Will I have a lot of pain?
Every attempt is made to control pain after surgery to make it possible for you to move about quickly and become active. This helps avoid problems and speeds recovery. Often several drugs are used together to help manage your post-surgery pain. Various methods of pain control, depending on your type of surgical procedure, are available. Ask your surgeon about other pain management options.
How long do I have to stay in the hospital?
Although it can vary, the hospital stay (including the day of surgery) can be one to two days for a laparoscopic band, two to three days for a laparoscopic gastric bypass or gastric sleeve, and five to seven days for an open gastric bypass.
Will the doctor leave a drain in after surgery?
Some patients will have a small tube to allow drainage of any accumulated fluids from the abdomen. This is a safety measure, and it is usually removed a few days after the surgery. Generally, it produces no more than minor discomfort.
What are some of the risks of surgery?
As with any major surgery, you are in danger of forming a blood clot or other surgical side effects. Statistically, the risk of death during these procedures is less than one percent. Your doctors will have assessed you for risks and prepared accordingly. All abdominal operations carry the risks of bleeding, infection in the incision, thrombophlebitis of legs (blood clots), lung problems (pneumonia, pulmonary embolisms), strokes or heart attacks, anesthetic complications, and blockage or obstruction of the intestine. These risks are greater in morbidly obese patients.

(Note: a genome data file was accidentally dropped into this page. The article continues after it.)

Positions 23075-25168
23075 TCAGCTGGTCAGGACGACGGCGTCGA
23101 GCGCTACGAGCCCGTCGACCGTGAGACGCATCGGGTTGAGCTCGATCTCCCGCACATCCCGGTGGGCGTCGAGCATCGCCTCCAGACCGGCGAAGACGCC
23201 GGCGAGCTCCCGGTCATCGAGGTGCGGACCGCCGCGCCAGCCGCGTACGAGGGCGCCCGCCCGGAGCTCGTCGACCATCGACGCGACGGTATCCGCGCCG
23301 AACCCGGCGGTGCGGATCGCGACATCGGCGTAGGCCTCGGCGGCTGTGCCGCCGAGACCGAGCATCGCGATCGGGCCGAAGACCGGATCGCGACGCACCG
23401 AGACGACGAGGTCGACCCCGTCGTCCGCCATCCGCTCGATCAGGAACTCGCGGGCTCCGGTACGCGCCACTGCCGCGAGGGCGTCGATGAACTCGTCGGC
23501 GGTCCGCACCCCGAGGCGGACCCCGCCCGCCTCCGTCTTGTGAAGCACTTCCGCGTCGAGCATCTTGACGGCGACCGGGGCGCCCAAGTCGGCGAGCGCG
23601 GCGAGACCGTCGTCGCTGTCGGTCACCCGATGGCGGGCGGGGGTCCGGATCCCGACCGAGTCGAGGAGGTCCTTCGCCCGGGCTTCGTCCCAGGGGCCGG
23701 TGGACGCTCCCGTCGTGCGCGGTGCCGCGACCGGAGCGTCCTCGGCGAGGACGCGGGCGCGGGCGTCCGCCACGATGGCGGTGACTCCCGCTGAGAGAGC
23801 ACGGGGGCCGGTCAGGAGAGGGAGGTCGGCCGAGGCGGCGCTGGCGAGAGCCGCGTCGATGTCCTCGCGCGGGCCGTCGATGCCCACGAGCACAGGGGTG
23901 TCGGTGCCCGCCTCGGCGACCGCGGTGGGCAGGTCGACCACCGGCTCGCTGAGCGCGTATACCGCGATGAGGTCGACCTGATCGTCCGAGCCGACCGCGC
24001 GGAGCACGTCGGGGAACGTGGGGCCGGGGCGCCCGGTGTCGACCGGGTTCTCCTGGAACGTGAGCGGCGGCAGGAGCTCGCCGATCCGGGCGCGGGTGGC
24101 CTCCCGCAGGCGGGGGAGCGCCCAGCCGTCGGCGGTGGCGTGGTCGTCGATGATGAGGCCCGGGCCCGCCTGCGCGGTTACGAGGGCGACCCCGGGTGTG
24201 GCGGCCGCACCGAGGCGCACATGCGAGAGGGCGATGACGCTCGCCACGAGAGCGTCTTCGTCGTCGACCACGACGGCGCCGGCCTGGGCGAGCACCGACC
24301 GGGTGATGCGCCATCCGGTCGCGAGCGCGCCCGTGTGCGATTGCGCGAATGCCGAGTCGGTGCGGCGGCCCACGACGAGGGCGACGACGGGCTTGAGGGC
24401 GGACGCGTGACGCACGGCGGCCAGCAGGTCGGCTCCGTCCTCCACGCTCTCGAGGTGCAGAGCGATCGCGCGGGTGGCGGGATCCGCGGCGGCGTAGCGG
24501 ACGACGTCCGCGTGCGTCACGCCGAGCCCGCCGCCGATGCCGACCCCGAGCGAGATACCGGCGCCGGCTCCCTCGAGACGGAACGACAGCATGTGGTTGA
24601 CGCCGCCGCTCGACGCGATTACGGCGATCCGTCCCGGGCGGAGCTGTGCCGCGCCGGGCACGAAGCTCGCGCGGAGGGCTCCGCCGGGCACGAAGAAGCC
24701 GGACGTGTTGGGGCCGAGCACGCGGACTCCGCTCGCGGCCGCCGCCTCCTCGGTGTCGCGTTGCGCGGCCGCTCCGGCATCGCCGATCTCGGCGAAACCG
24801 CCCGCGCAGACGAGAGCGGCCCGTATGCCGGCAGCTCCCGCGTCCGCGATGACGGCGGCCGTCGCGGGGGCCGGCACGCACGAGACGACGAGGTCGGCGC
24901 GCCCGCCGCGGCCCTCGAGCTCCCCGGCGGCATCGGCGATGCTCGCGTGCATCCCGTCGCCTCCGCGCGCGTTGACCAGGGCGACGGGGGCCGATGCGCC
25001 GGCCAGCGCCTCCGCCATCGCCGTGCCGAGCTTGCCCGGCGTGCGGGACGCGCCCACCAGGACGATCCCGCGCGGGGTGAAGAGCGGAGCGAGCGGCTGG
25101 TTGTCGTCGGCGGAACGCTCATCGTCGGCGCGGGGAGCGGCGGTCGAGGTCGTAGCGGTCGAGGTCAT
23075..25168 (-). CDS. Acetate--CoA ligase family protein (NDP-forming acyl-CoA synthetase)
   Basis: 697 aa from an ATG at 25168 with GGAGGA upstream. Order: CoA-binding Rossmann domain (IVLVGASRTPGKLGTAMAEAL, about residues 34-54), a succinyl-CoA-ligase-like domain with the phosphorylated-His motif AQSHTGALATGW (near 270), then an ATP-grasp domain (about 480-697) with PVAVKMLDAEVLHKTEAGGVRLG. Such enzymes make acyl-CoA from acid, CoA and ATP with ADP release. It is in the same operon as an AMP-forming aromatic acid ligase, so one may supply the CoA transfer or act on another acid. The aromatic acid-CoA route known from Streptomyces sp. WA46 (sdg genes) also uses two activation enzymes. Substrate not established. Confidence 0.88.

How soon will I be able to walk?
Almost immediately after surgery doctors will require you to get up and move about. Patients are asked to walk or stand at the bedside several hours after surgery, and take several walks the next day and thereafter. On leaving the hospital, you may be able to care for all your personal needs, but will need help with shopping, lifting and with transportation.
How soon can I drive?
For your own safety, you should not drive until you have stopped taking narcotic medications and can move quickly and alertly to stop your car, especially in an emergency. Usually this takes seven to 14 days after surgery.